The World’s First Treatment for Dengue Fever
Dengue fever infects more than 390 million people worldwide and is the cause of over 2500 deaths each year. Now scientists hope that repurposing existing drugs can create the world’s first treatment for this devastating disease.
Transmitted by mosquitoes, the viral disease is rampant in the tropics and a treatment for the disease could possibly save thousands of lives each year. Researchers from the University of Queensland, Australia have found that the body reacts to dengue fever and bacterial infections in a similar way, meaning existing drugs may combat the disease similarly also. By using drugs that treat sepsis (blood poisoning) they are confident that the drug will tackle the dengue fever toxins in a similar manner. As the drug has already passed the first two clinical trials they can leapfrog the initial work and hope to start clinical trials of their own as soon as one year from now.
Ireland’s First Space Mission.
At last month’s Astronomy Ireland’s Star-B-Q, a big announcement was made; Ireland has its first Space mission. Thanks to the hard work and dedication of widely respected, top Irish scientist Prof. Susan McKenna-Lawlor our emerald isle will be going galactic.
The project’s name is ‘Cumar’ the Irish word for confluence, as McKenna-Lawlor wanted the mission to be a confluence of both culture and science. The mission will invite Irish people from all walks of life to be involved, including school children. A competition will be held for Irish engineering students but the mission won’t just be for scientists. Susan wants it to be an inclusive project with creative talents taking part. She has already commissioned an Irish sculpture to fly onboard and wants to include the humanities: poetry, the arts and all aspects of Irish culture inspired by the mission.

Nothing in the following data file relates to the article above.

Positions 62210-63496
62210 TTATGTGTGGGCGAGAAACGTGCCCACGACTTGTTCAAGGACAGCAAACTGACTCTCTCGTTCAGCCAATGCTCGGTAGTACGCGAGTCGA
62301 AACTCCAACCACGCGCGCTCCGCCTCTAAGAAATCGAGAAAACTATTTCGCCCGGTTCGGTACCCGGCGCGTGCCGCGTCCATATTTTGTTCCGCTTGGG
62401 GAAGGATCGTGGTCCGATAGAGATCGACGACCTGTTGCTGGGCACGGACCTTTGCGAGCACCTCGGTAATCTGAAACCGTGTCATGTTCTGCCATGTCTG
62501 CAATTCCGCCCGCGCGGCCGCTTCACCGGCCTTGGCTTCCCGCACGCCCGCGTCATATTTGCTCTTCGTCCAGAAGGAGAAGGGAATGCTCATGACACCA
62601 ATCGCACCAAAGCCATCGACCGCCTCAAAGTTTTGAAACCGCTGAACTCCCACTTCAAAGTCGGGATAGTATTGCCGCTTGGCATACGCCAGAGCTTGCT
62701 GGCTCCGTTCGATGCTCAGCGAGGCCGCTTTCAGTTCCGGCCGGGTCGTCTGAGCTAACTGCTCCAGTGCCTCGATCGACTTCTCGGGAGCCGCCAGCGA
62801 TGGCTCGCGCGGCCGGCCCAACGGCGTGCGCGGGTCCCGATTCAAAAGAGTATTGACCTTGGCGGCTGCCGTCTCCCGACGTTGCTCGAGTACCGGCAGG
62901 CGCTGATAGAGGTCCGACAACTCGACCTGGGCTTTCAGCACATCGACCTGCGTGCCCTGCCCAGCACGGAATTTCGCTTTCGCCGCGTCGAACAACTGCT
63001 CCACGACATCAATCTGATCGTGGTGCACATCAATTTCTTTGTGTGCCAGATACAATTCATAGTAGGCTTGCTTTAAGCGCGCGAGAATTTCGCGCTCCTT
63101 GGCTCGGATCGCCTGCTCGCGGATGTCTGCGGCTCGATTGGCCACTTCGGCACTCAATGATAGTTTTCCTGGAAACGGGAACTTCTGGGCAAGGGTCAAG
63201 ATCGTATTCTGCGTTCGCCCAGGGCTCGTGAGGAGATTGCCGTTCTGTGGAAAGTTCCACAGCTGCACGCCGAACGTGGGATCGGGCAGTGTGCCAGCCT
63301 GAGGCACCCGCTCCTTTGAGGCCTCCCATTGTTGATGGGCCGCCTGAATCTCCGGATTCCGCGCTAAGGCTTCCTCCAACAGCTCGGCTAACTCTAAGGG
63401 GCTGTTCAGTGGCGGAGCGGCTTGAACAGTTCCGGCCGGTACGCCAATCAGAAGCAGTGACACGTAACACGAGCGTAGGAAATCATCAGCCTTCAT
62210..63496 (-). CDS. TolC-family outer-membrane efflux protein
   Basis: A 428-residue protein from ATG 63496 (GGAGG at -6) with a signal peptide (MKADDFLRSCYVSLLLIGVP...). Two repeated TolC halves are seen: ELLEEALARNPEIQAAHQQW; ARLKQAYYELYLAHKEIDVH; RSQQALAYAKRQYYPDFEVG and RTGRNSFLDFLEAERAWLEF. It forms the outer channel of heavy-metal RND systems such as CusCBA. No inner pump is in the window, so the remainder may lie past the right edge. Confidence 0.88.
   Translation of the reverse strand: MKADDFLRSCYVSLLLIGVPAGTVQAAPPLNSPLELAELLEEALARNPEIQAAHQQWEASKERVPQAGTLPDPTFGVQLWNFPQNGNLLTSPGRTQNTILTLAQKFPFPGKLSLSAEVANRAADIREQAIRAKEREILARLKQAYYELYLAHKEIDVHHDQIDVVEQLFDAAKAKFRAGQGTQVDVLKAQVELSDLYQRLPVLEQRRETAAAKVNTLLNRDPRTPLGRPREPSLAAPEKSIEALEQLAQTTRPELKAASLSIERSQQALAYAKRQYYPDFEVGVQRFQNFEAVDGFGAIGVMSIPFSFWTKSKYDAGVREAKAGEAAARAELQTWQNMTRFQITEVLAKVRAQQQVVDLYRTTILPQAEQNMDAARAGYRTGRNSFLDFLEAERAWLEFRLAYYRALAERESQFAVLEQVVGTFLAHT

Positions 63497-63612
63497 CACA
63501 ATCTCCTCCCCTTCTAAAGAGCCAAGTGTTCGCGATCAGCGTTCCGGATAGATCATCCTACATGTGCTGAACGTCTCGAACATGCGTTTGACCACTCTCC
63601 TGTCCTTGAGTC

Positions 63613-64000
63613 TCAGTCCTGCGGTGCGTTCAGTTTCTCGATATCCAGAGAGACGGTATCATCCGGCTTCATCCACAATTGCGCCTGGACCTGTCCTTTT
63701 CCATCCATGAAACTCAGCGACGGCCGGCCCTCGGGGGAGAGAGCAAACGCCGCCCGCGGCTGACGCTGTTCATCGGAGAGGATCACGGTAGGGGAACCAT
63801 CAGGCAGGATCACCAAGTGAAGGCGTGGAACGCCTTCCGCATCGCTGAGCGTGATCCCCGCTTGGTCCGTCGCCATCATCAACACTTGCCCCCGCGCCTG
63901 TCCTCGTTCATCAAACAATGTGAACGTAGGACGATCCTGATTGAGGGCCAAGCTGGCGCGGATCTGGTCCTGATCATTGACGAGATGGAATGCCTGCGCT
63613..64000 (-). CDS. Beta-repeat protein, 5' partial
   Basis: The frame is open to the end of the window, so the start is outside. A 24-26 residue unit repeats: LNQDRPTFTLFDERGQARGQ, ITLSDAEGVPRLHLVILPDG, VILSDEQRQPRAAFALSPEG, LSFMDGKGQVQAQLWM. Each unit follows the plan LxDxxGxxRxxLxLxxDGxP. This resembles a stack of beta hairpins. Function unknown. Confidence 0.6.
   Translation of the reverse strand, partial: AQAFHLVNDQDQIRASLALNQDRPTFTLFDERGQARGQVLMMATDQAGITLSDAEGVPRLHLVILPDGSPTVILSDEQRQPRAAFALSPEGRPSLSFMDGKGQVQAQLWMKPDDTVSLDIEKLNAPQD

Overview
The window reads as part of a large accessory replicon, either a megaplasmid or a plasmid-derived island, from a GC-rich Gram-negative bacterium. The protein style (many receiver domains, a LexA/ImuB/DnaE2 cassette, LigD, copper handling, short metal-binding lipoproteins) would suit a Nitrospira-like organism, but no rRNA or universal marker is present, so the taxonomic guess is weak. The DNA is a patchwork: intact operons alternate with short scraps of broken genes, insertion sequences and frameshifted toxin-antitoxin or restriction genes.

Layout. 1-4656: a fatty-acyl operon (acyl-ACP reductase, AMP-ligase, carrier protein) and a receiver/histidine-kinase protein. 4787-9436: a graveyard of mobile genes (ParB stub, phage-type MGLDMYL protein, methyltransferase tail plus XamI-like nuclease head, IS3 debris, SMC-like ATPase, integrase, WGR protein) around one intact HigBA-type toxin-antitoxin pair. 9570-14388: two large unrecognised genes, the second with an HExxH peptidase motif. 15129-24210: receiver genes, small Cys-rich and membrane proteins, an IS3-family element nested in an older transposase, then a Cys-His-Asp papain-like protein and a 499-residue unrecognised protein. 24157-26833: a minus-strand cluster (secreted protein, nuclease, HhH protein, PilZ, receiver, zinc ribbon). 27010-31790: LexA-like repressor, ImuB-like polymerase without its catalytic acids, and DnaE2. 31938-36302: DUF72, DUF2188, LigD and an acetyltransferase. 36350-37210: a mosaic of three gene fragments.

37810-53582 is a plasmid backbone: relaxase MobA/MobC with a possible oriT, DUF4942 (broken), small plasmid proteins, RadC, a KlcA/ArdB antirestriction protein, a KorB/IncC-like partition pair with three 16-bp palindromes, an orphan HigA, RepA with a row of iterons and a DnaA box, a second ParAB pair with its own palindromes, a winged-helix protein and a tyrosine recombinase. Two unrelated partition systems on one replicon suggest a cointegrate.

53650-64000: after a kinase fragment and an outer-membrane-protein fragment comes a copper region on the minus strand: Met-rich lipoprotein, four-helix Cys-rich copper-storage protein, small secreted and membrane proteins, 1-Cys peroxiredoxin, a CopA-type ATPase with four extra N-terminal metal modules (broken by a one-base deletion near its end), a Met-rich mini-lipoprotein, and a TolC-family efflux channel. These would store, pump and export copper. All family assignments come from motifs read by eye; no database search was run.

The satellite will be launched from Russia and will concentrate on space weather. Susan is also in talks with scientists from other countries such as China, Germany and the UK to fly experiments onboard. Details on the specifics of the mission are still all hush-hush so watch this space for more information.
And Finally….Blue Bastard Gets Reeled In
A thorn in the side of many Australian fishermen, the aptly named Blue Bastard (Plectorhinchus caeruleonothus) is a recent addition to the scientist’s book of species. Known for its aggressive nature and blue tinged scales, a member of the sweetlips fish species has been a part of fishing folklore in Northern Australia for years. The locals at Cape York would often scream and shout expletives while the elusive blue swimmer escaped their bait, hence the name Blue Bastard.
Growing up to 3 feet in length the Bastards are not to be messed with, for one they live in shark and crocodile infested waters and they also are very territorial. Although the act known as ‘kissing’ sounds rather pleasant, the Blue Bastards charge incoming males and lock jaws before thrashing about to out-wrestle the invading threat.